Causes and consequences

Ochre deposits are the result of a chemical reaction or a biological process, which can occur individually or simultaneously.

The chemical reaction occurs when the iron in the soil migrates toward the drain with the water and forms an iron hydroxide slurry on contact with the air.

The biological process occurs when ferrobacteria, a type of bacterium that contains iron, is present in the groundwater; it produces a gelatinous mass as a result of the oxidation of iron in contact with the air.

When the biological process is combined with the chemical reaction, the oxidation effect is considerably increased.

In both cases, the result is the formation of a viscous deposit on the walls of grooved drains. It is this deposit that is commonly referred to as iron ochre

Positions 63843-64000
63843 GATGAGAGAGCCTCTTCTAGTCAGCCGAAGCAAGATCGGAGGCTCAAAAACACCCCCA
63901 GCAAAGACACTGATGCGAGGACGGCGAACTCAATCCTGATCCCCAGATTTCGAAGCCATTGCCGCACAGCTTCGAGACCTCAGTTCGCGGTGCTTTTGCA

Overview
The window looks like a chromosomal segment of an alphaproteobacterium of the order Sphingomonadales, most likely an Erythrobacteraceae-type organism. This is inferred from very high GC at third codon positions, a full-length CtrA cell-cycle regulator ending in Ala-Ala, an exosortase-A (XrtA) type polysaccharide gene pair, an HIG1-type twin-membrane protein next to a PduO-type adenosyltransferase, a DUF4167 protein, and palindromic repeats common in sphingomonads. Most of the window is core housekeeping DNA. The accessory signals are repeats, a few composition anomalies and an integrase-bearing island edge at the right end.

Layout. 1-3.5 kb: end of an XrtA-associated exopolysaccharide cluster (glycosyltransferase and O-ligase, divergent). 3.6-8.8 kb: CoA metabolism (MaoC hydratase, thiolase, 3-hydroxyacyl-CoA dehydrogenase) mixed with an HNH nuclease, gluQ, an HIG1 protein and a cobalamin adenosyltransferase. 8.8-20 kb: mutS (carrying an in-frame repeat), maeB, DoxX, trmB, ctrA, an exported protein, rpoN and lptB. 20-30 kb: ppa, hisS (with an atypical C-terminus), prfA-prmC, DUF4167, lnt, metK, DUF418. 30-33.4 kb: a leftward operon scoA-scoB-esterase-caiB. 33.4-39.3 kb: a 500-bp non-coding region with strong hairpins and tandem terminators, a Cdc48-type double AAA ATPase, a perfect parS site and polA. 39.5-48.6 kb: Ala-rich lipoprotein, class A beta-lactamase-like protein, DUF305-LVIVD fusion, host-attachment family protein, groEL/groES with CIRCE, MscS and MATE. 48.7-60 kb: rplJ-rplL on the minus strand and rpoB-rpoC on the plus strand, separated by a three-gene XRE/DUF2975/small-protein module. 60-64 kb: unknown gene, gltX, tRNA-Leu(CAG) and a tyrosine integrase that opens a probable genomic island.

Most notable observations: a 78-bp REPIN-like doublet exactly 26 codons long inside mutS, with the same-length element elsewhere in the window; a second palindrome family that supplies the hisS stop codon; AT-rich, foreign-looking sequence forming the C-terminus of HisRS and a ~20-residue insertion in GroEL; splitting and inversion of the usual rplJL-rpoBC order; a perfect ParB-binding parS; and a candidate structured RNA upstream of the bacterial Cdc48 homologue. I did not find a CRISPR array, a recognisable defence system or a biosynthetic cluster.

Although an ochre deposit issue is not harmful to human heath, it must be managed by the owner of the immovable affected by the problem.

Regular and proper maintenance of the drains will prevent costly work down the road.

With the proper information, the buyer can take the necessary steps to enjoy his property.

Impact of the presence of ochre deposits

Ochre deposits engender several problems affecting buildings. In particular, they cause the formation of ochre-coloured sludge in the rainwater catchment basins and in ditches.

They also create reddish deposits on the concrete slab of basements, which emit sulfur-like odours.

They clog agricultural drains. As runoff water is no longer channelled away from the foundation, it infiltrates the basements at the junction of the foundation walls and the slab.

Ochre deposits also clog backflow valves.

Last updated on: November 29, 2021
Reference number: 208810